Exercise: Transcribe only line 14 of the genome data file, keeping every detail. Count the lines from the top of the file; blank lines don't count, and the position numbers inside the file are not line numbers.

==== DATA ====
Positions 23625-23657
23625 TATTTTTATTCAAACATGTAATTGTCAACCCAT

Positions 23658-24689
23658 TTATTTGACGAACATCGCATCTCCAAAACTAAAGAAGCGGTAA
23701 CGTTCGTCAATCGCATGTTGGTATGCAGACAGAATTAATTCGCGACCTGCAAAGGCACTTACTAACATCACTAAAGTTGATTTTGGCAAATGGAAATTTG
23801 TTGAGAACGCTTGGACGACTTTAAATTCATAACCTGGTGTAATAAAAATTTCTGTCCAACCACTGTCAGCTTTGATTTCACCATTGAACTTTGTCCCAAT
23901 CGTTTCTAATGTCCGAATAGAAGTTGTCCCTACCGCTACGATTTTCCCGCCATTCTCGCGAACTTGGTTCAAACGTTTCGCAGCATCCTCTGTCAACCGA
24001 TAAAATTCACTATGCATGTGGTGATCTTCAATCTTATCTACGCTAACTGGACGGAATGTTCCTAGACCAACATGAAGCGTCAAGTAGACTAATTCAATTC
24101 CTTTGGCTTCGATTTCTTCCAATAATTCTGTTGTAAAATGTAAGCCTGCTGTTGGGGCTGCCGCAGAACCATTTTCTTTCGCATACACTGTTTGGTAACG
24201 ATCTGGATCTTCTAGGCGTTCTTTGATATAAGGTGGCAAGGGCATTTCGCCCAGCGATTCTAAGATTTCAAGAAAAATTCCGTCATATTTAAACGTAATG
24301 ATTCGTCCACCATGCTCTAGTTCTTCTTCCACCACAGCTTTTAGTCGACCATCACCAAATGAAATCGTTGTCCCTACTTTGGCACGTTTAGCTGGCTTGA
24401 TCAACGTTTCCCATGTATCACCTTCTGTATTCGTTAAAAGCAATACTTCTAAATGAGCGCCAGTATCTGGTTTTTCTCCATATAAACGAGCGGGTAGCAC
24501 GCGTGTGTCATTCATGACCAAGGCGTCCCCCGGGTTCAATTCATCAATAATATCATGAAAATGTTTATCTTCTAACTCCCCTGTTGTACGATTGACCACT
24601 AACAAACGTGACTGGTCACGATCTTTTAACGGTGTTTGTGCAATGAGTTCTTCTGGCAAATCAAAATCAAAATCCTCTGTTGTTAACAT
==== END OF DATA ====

24601 AACAAACGTGACTGGTCACGATCTTTTAACGGTGTTTGTGCAATGAGTTCTTCTGGCAAATCAAAATCAAAATCCTCTGTTGTTAACAT